Macau’s retendering process is ongoing, with recent reports suggesting the seven operators bidding for six gaming licenses are comfortable pledging $12.5 billion in expenditures over the next 10 years.
A Portuguese media outlet recently reported that the agreement is already in place. The established Macau operators are Galaxy Entertainment, Melco Resorts & Entertainment (NASDAQ: MLCO), MGM China, Sands China, SJM Holdings, and Wynn Macau. All of those companies submitted bids to renew their permits. Genting Malaysia is the seventh bidder and is hoping to usurp one of the entrenched operators.
Assuming the $12.5 billion spending requirement is accurate, it’s likely tolerable to the six existing concessionaires because they spent a combined $35 billion over the previous decade.
Granted, this is not an apples-to-apples comparison as there will no longer be any ‘mega casino’ projects. But construction costs have gone up considerably over the past decade and even a renovation project (e.g. Londoner renovation by Sands) now costs US$1.4 billion of hard capex,” wrote JPMorgan analyst DS Kim.
It’s widely believed that Genting Malaysia — if it wins a casino license in Macau — can easily meet its share of the required $12.5 billion.
Galaxy, Sands on Hook for Most Spending
Galaxy Entertainment and Sands China are the two largest Macau operators. They account for approximately 45% of gross gaming revenue (GGR) in normal operating environments in the special administrative region (SAR).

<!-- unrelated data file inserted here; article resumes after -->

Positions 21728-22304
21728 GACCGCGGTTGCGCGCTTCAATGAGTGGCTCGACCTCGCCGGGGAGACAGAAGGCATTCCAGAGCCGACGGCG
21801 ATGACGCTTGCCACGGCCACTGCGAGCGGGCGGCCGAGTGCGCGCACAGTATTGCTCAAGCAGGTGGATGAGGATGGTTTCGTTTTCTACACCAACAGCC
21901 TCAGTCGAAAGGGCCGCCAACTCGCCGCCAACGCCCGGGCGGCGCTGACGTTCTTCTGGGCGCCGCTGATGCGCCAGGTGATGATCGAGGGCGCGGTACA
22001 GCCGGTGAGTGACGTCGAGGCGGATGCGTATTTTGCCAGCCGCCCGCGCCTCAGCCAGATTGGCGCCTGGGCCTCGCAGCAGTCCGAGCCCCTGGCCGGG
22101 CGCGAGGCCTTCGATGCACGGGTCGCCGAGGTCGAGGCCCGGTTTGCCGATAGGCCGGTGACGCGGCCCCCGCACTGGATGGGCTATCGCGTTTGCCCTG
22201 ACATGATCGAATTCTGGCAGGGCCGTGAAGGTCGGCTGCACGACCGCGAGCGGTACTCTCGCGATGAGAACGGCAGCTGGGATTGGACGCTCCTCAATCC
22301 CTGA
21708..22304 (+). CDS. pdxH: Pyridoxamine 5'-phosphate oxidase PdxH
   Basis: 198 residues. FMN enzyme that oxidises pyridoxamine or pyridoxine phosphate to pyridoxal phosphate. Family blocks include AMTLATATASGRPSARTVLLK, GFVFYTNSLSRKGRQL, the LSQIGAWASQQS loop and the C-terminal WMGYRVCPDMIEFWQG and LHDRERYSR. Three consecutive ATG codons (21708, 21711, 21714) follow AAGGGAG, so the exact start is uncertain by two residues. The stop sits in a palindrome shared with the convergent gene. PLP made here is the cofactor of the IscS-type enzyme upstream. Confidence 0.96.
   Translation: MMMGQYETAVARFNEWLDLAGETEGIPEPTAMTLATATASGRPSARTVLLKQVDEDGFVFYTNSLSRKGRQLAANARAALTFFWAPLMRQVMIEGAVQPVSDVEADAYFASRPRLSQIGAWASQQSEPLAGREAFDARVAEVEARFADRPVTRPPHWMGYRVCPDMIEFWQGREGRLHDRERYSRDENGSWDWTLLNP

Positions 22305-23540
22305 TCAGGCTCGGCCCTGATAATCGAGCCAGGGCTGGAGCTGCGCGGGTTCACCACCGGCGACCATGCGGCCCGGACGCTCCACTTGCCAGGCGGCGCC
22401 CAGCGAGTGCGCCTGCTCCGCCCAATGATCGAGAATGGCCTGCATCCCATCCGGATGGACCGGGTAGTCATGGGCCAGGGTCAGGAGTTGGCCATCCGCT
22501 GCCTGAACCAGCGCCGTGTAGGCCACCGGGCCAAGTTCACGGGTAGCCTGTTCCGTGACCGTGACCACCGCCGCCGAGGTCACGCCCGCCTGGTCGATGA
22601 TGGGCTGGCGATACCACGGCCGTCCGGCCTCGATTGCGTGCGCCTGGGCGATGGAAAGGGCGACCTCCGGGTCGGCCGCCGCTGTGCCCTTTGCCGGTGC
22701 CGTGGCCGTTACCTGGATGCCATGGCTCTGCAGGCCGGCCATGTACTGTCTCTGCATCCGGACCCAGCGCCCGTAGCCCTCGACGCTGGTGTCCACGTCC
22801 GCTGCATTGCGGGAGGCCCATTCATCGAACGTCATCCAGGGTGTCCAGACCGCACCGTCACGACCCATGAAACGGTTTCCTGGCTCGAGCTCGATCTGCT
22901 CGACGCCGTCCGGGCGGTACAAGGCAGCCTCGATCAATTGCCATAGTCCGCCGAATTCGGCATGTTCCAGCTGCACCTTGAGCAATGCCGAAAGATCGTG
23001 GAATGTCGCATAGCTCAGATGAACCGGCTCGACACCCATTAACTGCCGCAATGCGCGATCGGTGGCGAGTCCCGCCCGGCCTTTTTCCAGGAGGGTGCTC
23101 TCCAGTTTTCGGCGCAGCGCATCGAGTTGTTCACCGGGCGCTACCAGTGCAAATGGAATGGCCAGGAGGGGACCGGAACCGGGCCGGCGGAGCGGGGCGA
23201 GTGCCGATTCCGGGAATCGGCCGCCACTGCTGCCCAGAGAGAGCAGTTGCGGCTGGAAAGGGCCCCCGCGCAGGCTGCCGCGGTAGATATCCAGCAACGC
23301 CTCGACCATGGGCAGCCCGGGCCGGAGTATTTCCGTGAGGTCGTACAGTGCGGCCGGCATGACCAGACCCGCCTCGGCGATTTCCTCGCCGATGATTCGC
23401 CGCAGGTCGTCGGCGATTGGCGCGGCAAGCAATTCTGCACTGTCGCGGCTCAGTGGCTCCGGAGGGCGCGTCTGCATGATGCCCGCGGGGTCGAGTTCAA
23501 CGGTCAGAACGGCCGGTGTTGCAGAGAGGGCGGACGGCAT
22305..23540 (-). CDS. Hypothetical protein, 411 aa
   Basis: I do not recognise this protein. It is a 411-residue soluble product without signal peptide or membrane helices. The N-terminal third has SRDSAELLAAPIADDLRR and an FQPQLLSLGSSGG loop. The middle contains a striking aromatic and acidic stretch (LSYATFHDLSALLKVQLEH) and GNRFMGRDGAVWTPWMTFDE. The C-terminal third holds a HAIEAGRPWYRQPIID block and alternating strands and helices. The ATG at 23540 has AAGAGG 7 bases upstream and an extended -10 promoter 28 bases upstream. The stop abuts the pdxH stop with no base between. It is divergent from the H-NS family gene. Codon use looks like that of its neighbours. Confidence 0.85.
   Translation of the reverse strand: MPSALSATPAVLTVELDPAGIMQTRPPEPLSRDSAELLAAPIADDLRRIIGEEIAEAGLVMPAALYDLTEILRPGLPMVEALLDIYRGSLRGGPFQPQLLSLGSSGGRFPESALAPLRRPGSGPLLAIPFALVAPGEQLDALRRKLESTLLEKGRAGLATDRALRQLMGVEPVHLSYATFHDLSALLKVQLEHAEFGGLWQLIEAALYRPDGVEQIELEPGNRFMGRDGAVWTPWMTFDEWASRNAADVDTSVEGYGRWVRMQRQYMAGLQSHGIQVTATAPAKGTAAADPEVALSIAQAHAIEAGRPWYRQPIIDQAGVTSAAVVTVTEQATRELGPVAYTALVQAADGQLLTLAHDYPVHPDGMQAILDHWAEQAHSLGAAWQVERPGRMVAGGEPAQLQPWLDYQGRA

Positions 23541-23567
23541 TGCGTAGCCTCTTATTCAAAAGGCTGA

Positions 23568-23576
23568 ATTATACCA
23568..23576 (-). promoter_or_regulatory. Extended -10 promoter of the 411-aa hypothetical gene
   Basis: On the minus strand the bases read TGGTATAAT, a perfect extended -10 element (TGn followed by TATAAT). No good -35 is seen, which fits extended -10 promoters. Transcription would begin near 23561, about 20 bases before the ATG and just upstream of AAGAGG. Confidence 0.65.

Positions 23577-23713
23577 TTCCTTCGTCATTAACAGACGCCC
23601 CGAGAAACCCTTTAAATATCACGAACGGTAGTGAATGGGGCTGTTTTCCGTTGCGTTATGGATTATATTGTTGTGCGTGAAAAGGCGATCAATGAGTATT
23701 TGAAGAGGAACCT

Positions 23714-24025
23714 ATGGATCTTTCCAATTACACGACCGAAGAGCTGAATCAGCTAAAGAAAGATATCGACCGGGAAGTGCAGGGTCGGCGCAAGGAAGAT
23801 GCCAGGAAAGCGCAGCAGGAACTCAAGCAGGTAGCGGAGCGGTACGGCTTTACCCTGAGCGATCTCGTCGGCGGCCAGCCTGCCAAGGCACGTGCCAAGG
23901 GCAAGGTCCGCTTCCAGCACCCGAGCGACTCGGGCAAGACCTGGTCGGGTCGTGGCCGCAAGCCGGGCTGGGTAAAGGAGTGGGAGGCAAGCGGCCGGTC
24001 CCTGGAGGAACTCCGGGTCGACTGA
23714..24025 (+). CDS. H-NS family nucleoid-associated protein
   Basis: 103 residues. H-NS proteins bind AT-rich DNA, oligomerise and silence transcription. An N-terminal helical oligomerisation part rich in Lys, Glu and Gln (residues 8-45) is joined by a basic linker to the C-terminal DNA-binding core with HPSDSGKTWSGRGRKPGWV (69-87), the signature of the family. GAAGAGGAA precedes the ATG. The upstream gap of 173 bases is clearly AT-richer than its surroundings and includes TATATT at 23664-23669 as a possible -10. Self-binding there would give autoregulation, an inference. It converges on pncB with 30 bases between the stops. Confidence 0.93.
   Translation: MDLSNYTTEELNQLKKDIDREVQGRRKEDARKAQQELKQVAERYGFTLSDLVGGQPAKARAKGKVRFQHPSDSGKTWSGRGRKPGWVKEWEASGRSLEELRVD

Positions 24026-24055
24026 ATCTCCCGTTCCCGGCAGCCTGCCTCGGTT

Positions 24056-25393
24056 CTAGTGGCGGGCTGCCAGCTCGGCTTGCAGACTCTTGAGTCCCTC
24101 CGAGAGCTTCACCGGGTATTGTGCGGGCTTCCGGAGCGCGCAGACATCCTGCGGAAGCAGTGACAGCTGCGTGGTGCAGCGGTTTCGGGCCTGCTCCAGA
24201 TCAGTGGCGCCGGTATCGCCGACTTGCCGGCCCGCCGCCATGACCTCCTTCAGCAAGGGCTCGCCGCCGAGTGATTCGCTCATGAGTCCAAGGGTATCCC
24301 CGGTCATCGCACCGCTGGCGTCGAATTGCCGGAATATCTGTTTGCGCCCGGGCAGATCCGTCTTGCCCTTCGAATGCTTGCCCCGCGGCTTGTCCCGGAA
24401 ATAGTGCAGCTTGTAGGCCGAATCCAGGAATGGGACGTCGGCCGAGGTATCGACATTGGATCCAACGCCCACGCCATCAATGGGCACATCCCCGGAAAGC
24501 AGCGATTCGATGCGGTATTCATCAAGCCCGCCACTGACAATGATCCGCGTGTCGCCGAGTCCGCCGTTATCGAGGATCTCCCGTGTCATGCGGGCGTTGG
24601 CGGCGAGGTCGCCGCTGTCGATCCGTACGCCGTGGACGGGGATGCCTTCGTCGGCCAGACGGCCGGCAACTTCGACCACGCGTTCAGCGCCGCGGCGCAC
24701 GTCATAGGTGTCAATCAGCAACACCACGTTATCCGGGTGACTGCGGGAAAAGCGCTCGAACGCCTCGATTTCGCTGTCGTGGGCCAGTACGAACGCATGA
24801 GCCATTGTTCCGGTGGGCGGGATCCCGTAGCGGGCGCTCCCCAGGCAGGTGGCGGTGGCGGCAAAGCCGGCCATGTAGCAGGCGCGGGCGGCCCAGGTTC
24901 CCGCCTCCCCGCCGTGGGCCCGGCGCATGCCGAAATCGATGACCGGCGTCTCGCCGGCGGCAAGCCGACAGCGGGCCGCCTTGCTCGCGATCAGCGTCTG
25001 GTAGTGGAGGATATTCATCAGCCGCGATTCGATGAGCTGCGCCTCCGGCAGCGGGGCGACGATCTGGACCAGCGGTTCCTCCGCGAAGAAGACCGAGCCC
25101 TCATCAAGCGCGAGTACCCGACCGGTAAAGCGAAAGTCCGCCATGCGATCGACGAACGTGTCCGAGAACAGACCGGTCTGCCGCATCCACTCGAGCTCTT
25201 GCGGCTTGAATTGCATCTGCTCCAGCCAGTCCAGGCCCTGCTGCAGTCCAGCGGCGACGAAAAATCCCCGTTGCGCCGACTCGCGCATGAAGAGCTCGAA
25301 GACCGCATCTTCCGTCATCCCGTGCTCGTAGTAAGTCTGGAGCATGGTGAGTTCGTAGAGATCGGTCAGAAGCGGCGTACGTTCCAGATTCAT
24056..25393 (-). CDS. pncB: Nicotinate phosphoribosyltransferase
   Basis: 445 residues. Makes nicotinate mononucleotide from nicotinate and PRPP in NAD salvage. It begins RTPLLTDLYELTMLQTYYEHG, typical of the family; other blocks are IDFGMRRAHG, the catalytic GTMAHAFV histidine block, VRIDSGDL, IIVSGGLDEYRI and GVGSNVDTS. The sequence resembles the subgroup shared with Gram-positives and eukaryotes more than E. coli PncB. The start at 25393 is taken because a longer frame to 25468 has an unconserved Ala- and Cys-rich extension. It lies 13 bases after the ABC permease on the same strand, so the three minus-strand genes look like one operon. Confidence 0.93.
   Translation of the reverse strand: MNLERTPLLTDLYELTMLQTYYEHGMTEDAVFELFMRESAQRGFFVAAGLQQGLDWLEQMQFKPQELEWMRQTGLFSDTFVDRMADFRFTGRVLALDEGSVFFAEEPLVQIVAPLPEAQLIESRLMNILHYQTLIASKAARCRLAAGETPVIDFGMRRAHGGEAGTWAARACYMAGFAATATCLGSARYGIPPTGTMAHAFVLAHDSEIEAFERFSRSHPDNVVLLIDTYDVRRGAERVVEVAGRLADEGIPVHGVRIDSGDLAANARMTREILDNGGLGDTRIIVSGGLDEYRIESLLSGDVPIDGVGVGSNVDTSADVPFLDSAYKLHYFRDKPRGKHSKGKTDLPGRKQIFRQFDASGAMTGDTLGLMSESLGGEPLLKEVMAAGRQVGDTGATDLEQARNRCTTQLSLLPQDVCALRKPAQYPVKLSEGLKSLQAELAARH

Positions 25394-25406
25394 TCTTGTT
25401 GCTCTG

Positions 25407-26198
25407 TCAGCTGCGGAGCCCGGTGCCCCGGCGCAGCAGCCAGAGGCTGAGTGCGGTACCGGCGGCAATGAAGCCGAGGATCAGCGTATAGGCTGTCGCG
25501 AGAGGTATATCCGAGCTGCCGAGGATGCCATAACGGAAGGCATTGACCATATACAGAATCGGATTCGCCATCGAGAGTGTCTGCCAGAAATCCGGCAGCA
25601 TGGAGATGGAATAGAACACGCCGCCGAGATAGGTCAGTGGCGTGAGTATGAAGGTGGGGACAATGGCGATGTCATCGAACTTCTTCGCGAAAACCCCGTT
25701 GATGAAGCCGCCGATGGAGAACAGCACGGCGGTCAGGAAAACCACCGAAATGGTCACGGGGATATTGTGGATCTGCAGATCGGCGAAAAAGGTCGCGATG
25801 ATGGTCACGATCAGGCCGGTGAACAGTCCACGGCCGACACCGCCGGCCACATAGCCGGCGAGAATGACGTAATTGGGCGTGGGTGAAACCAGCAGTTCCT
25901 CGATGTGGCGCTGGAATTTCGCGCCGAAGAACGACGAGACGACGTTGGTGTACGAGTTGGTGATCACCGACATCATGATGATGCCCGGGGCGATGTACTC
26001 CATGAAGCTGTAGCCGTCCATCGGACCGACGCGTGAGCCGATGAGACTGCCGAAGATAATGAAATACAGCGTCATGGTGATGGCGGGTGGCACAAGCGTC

The bulk of their business is derived from mass and premium mass players. That’s a benefit, as the SAR’s VIP circuit may never return to normal following the demise of the junket industry.
As such, they’re likely on the hook for the largest slices of the aforementioned $12.5 billion. It’s estimated that both Galaxy and Sands China will be required to contribute $2.5 billion, while the other four concessionaires will contribute $1.9 billion apiece.
“The average US$2 billion commitment per operator basically indicates one big renovation/redevelopment project plus some flagship events/shows over the next 10 years, in our view, which is something that operators would do even if there’s no mandatory investment requirement,” according to JPMorgan.
How Genting Figures Into Macau Spending
Genting stunned the gaming industry in September when it decided to enter the Macau fray. Because of the company’s success with gaming venues around world, including Resorts World Sentosa in Singapore, it’s viewed as a credible contender in Macau.
How that takes shape remains to be seen, because the SAR’s newly revised gaming laws allow for just six concessionaires. That doesn’t mean Genting won’t surpass an established rival. But market observers view that as unlikely because of the complexities associated with removing one operator and adding a new one.
JPMorgan’s Kim notes the most feasible avenues for Genting entering Macau are via an equity investment in or a joint venture with an existing concessionaire. Either could be appealing, given the capital needs of several operators there.
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